The latest Edward Snowden bombshell that the National Security Agency has been hacking foreign Google and Yahoo data centers is particularly disturbing. Plenty has been written about it so I normally wouldn’t comment except that the general press has, I think, too shallow an understanding of the technology involved. The hack is even more insidious than they know.
The superficial story is in the NSA slide (above) that you’ve probably seen already. The major point being that somehow the NSA — probably through the GCHQ in Britain — is grabbing virtually all Google non-spider web traffic from the Google Front End Servers, because that’s where the SSL encryption is decoded.
Yahoo has no such encryption.
The major point being missed, I think, by the general press is how the Google File System and Yahoo’s Hadoop Distributed File System play into this story. Both of these Big Data file systems are functionally similar. Google refers to its data as being in chunks while Hadoop refers to blocks of data, but they are really similar — large flat databases that are replicated and continuously updated in many locations across the application and across the globe so the exact same data can be searched more or less locally from anywhere on Earth, maintaining at all costs what’s called data coherency.
Data replication, which is there for reasons of both performance and fault tolerance, means that when the GCHQ in London is accessing the Google data center there, they have access to all Google data, not just Google’s UK data or Google’s European data. All Google data for all users no matter where they are is reachable through any Google data center anywhere, thanks to the Google File System.
This knocks a huge hole in the legal safe harbor the NSA has been relying on in its use of data acquired overseas, which assumes that overseas data primarily concerns non-U.S. citizens who aren’t protected by U.S. privacy laws or the FISA Court. The artifice is that by GCHQ grabbing data for the NSA and the NSA presumably grabbing data for GCHQ, both agencies can comply with domestic laws and technically aren’t spying on their own citizens when in fact that’s exactly what they have been doing.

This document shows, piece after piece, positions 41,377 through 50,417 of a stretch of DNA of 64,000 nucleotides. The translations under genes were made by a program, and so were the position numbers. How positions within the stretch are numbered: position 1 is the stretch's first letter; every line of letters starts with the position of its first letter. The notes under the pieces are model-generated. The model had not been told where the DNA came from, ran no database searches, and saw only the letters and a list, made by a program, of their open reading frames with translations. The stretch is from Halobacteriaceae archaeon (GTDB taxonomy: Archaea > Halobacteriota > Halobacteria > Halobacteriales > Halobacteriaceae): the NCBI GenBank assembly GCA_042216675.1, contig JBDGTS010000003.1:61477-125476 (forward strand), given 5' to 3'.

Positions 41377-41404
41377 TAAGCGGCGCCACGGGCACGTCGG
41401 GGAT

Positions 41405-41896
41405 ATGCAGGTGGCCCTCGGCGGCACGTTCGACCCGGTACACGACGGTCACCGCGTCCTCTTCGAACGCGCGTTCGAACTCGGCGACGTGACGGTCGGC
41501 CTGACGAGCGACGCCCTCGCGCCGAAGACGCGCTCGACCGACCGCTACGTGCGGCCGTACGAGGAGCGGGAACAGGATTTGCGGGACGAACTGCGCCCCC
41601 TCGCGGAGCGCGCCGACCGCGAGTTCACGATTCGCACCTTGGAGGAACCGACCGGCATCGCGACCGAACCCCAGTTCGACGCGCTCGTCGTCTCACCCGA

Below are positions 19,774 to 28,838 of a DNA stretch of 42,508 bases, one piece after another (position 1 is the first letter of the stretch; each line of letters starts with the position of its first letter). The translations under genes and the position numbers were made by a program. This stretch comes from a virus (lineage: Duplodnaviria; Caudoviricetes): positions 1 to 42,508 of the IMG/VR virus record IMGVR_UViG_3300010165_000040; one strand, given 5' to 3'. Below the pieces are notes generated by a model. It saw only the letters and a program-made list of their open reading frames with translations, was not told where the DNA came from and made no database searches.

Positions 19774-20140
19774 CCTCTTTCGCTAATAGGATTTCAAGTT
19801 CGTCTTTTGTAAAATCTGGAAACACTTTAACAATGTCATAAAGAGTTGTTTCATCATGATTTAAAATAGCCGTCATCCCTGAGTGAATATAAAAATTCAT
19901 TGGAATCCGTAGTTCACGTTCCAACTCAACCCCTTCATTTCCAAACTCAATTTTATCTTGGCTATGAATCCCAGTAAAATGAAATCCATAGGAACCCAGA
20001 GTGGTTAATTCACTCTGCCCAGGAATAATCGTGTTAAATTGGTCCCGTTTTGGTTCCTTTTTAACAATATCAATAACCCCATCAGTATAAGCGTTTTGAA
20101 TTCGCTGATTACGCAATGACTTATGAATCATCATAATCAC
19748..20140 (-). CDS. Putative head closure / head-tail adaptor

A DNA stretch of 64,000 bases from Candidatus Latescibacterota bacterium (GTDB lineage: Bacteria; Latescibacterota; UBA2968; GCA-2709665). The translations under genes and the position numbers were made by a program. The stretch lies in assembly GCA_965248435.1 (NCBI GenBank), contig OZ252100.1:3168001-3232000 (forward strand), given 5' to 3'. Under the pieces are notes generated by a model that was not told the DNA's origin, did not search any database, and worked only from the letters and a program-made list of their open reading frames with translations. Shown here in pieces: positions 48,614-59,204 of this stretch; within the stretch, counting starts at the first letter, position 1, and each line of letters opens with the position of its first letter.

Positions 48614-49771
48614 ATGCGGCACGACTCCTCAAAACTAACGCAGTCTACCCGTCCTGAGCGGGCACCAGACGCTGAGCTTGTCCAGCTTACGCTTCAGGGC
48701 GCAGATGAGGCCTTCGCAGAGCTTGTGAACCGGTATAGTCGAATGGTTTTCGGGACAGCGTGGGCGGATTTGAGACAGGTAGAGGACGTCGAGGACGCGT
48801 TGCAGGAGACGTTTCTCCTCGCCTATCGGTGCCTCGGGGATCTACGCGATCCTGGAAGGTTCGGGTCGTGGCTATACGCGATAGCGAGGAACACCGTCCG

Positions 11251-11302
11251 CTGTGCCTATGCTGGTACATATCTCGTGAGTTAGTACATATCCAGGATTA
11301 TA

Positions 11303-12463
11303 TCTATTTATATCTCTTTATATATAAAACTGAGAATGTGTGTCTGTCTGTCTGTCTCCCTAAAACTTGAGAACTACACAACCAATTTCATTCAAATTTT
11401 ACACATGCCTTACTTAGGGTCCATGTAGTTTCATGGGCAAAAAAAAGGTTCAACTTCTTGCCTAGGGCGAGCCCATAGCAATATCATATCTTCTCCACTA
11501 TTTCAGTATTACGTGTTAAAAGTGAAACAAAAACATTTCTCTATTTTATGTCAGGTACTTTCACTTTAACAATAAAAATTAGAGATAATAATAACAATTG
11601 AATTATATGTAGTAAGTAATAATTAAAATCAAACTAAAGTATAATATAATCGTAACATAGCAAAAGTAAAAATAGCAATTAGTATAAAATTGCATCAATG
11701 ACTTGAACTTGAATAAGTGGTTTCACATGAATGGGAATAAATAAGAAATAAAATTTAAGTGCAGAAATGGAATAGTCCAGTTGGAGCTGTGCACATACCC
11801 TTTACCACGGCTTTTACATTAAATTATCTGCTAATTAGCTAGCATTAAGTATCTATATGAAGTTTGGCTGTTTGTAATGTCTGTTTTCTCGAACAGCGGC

Throw Mama from the train.
If Google’s London data center holds not just European information but a complete copy of all Google data then the legal assumption of foreign origin equals foreign data falls apart and the NSA can’t legally gather data in this manner, at least if we’re supposed to believe the two FISA court rulings to this effect that have been released.
This safe harbor I refer to, by the way, isn’t the US-EU safe harbor for commercial data sharing referred to in other stories. That’s a nightmare, too, but I’m strictly writing here about the NSA’s own shaky legal structure:
According the the Foreign Intelligence Surveillance Court of Review: …the Director of National Intelligence (DNI) and the Attorney General (AG) were permitted to authorize, for periods of up to one year, “the acquisition of foreign intelligence information concerning persons reasonably believed to be outside the United States” if they determined that the acquisition met five specified criteria. Id. These criteria included (i) that reasonable procedures were in place to ensure that the targeted person was reasonably .believed to .be located outside the United States; ( ii) that the acquisitions did not constitute electronic surveillance; 2 (iii) that the surveillance would involve the assistance of a communications service provider [I hate to jump in here, but Google says they didn’t know about the data being taken, so can this assistance be unknowing or unwilling? — Bob]; (iv) that a significant purpose of the surveillance was to obtain foreign intelligence information; and (v) that minimization procedures in place met the requirements of 50 U.S.C. § 1801(h)